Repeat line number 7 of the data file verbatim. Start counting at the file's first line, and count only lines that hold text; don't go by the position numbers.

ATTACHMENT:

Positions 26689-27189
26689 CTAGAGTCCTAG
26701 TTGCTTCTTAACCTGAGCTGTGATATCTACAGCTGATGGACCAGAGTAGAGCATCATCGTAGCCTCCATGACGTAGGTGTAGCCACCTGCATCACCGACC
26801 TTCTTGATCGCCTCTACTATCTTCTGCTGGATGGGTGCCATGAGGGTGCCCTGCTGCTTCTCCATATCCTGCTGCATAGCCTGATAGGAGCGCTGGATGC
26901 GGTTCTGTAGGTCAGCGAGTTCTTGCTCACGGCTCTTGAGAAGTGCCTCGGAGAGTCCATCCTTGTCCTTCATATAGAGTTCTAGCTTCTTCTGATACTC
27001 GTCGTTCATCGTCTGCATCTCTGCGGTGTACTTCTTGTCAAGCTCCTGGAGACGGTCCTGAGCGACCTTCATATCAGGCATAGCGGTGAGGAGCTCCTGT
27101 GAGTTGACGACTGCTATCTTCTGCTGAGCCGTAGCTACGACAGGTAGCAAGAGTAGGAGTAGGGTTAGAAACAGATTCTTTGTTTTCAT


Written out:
27101 GAGTTGACGACTGCTATCTTCTGCTGAGCCGTAGCTACGACAGGTAGCAAGAGTAGGAGTAGGGTTAGAAACAGATTCTTTGTTTTCAT